Winningham: The NBA charge rule is out-dated, has to go
Jake Winningham | Tuesday, April 2, 2019
1891 saw the invention of mankind’s greatest achievement. I’m not talking about the Tesla Coil, or the Swiss Army Knife or any of the other worthy innovations from that calendar year. That winter, PE teacher and national treasure Dr. James Naismith created basketball. The game is still perfect 128 years later — except for one thing: the charge.
The charging foul was introduced 90 years ago this year, ostensibly to discourage ball handlers from attacking the rim with reckless abandon. In the nine decades since, though, the charge has become little more than a fallback for bad defenders and the last bastion of the obnoxious guy at the gym who confuses “laziness” for “hustle.” Charges have to go. Here’s how we make it happen.
I don’t want to get rid of all offensive fouls; obviously, a ball handler shouldn’t be allowed to run over a defender whenever they want. Rather, the kind of plays that should be outlawed are ones where a defender runs over to play help defense and then decides to fall over instead of attempting anything resembling actual basketball. The absolute best case scenario for this play? Transforming what should be an exciting play at the rim into an opportunity for an NCAA ref to run all the way to half-court while calling a foul. Worst case? The kind of totally unnecessary injury that is bound to happen when one massive human flying at top speed is undercut by another equally massive human.
Defenders — whether playing on- or off-ball — should have to make a play on the ball handler while challenging a shot. Attempting to block the shot or strip the ball is fine; falling over is not. Under the current rules, the onus is on the ball handler to not only put the ball in the hoop, but also to avoid bowling over any defenders who happen to run into their path to the basket. Let’s shift that focus onto the defenders. If you can’t stop your defensive assignment from getting to the rim without falling, that’s the breaks. If you can’t shift over in time to help your teammate at the hoop, better luck next time. Defenders should be forced to make a play on the ball handler, whether that’s attempting to block the shot without fouling or just keeping their hands up without jumping. Offensive fouls could, and should, still be called if a defender plays perfect defense and the ball handler plows through them. Changing the charge rules would simply shift the gray area for referees from making the charge/block distinction to deciding whether or not the defender made a play on the ball handler.
Even beyond the potential for grievous injuries or the difficulty in making a correct call, I believe charges are antithetical to the game itself. Proponents of the charge will point to it as an equalizer: how else, they posit, are smaller players supposed to play defense down low against bigger, stronger players. The answer? They aren’t supposed to. One of the beautiful things about basketball is how it inherently rewards the biggest, fastest and strongest players on the court. Smaller players either have to create their own way of keeping up — think of Steph Curry’s jump shot — or get out of the way. Think of it this way: There is no reason to create a rule that penalizes players for being the very best at what they do. Yet that is exactly what charging does.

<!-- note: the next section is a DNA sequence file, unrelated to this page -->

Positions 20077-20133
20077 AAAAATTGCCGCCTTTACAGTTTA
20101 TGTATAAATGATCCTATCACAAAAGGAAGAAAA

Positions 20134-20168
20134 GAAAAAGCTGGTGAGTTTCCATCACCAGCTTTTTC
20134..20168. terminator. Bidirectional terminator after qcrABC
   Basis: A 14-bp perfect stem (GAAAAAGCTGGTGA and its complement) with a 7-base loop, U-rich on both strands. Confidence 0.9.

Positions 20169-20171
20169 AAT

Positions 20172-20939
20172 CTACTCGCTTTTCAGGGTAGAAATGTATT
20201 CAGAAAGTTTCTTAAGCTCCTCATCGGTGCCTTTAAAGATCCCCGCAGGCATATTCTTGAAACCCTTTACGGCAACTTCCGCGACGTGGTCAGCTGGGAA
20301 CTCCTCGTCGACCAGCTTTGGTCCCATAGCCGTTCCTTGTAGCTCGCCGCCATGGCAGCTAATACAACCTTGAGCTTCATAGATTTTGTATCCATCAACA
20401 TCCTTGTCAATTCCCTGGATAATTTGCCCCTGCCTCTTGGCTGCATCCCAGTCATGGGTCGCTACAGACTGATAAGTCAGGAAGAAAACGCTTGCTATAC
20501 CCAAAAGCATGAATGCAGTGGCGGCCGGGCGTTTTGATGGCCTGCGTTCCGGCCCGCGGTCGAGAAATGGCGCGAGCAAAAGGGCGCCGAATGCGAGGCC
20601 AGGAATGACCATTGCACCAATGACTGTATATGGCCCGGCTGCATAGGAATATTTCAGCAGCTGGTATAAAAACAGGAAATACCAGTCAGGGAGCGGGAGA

Basketball has dealt with outdated rules before: The NCAA outlawed dunking for 10 years in the 60’s and 70’s, and it took 20 years before players were allowed to shoot after dribbling. There was even a rule instituted in 1910 that prohibited coaching during the game itself. Charging is the one imperfection remaining in what is an otherwise perfect game — it’s the equivalent of a stain on the ceiling of the Sistine Chapel. The charge is the last of the archaic rules standing from the prehistoric days of basketball, and it’s time to put it out to pasture.
I’ll close by returning to the NCAA’s rulebook. In 1972, they instituted a rule prohibiting players attempting to take a charge from flopping: “An official could charge the ‘actor’ with a technical foul if in the official’s opinion the actor was making a travesty of the game.” The rule was eventually passed over after years of disuse, but the NCAA was using the right language the first time around. It’s not flopping that’s making a travesty of the game, though — it’s the charge rule itself.
The views expressed in this column are those of the author and not necessarily those of The Observer.